in defense of caring less

Coming out of the holiday season and into the new year has me reflecting on the lessons and experiences last year brought and premeditating on what is still to come. Weirdly enough I’m finding myself in an unfamiliar place of serenity, feeling assured that whatever the upcoming year has in store, I will be able to handle.
I might be the minority in some of this but it is becoming increasingly clear to me with every passing year that the older I get the less I care about things I used to. So in defense of caring less, here is a laundry list:
Most of us care what other people think to a certain degree, obviously. I still want to appear to be well put together, but there was a period of time when I would never leave my house without a full face of makeup, hair saturated in Paul Mitchell products, dressed in fashionably uncomfortable clothing. Something eventually clicked and I came to the realization that it was unnecessary. I have since mastered the art of shopping for business casual clothes that are as comfortable as pajamas, implemented a simple hair and makeup routine and started catching more z’s in the morning.
When I was younger, I always felt the need to be entertained. Convinced that my boredom would be the death of me I was usually looking for ways to entertain myself. These days I would honestly prefer to sit and do nothing as opposed to investing time effort and money into trying to have fun. I have a short attention span when it comes to unimportant things so if something is taking up a significant amount of time it needs to either be engaging, inspiring, or teaching me something. I try to be as productive as I can in my downtime, otherwise I just feel like a waste of space.
Winning arguments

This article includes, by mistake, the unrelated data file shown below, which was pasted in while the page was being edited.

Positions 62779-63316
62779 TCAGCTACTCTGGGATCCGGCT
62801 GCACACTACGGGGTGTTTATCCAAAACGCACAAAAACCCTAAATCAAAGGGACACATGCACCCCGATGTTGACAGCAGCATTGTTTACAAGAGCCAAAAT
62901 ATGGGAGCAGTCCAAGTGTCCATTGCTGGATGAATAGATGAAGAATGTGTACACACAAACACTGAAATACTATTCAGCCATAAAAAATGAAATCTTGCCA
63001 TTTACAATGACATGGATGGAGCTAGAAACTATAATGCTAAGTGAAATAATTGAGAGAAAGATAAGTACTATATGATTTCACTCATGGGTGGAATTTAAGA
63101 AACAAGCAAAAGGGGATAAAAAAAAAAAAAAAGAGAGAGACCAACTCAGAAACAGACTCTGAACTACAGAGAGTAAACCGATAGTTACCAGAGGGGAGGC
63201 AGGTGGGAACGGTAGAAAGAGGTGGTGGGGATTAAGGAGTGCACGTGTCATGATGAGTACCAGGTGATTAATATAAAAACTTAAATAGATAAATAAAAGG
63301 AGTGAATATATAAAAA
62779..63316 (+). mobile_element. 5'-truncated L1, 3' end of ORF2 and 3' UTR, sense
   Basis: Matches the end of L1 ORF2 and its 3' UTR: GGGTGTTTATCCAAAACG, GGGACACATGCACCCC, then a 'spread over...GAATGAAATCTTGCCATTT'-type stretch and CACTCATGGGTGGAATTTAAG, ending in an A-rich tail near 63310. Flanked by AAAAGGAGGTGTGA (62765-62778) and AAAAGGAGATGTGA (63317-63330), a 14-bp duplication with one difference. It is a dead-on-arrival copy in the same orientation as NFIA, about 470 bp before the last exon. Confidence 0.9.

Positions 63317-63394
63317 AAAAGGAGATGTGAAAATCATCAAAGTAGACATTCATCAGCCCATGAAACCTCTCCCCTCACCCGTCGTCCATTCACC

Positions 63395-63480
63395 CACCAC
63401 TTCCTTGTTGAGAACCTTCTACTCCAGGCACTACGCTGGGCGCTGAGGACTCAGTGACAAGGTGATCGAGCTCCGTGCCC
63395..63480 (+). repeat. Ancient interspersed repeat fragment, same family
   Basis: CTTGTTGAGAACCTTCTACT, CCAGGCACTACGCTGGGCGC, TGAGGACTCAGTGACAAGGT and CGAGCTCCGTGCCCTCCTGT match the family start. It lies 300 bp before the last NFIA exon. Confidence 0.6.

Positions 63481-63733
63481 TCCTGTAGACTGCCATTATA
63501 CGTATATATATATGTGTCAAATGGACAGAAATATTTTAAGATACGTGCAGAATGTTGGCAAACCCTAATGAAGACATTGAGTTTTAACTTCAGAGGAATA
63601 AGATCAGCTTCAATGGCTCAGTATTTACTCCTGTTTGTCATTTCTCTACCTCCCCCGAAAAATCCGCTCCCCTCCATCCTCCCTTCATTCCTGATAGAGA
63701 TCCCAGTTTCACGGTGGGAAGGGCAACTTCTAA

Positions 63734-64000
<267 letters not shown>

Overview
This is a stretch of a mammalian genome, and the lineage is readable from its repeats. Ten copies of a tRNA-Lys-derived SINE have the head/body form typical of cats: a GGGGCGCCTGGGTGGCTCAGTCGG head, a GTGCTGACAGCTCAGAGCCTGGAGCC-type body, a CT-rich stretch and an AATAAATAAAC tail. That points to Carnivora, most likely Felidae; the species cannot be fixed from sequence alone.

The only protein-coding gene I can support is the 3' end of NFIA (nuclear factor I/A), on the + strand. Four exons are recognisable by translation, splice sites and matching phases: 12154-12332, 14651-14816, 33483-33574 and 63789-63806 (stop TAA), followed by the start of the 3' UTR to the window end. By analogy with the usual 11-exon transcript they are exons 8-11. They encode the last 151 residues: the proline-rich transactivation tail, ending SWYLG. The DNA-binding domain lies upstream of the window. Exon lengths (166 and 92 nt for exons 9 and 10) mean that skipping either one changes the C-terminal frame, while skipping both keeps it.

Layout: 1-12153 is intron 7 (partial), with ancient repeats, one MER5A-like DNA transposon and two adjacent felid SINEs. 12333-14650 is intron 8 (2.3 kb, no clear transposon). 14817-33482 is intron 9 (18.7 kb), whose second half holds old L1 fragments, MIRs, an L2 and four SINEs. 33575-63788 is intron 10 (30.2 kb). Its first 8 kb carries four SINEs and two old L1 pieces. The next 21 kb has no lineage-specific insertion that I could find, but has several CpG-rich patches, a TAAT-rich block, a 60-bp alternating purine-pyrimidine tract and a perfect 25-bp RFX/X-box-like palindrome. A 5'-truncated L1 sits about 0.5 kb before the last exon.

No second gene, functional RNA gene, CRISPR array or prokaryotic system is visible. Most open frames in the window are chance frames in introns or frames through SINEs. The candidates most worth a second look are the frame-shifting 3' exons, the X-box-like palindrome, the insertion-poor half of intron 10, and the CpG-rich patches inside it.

Arguing to get a point across and be understood is one thing but unless there is a problem to be solved or a relationship to be saved, it isn’t necessary. There is no such thing as a correct opinion. When I was younger, stupid and intolerably set in my own ways, most discussion turned arguments would get my blood boiling because I always shut out other opinions and ideas. I had such a desire to be right that it became my temporary mission in life. I try to be careful now not to allow myself to believe that my way is the right way and that all other paths and possibilities are wrong unless I can prove it.
Keeping tabs
This is hard work often done for people that won’t put in the same effort. Unless the effort is equal on both sides someone doesn’t care enough. If somebody wants to communicate with you or see you, they will. A good thing to always remember is that your most important people never disconnect and as long as you have a handful of people that genuinely care about you, keep in touch and love spending time with you, you’re winning. Those are your people.
Social media
As a retired social media junkie who at one point in time documented my every thought and life experience just to wave them around like a flag for everyone to notice and be annoyed by, I am happy to have reached the point where I would rather experience life outside of technology and social media. It is much more enjoyable.
Special occasions
I care about special occasions, but I no longer feel that they need to be perfect. Life isn’t perfect and we should never expect it to be, so I think we really need to cut all of our holidays, anniversaries, birthdays and weddings some serious slack. Of course we should still celebrate when the occasion calls for it, but removing the pressure and unrealistic expectations that we put on those events would make everything 100% better.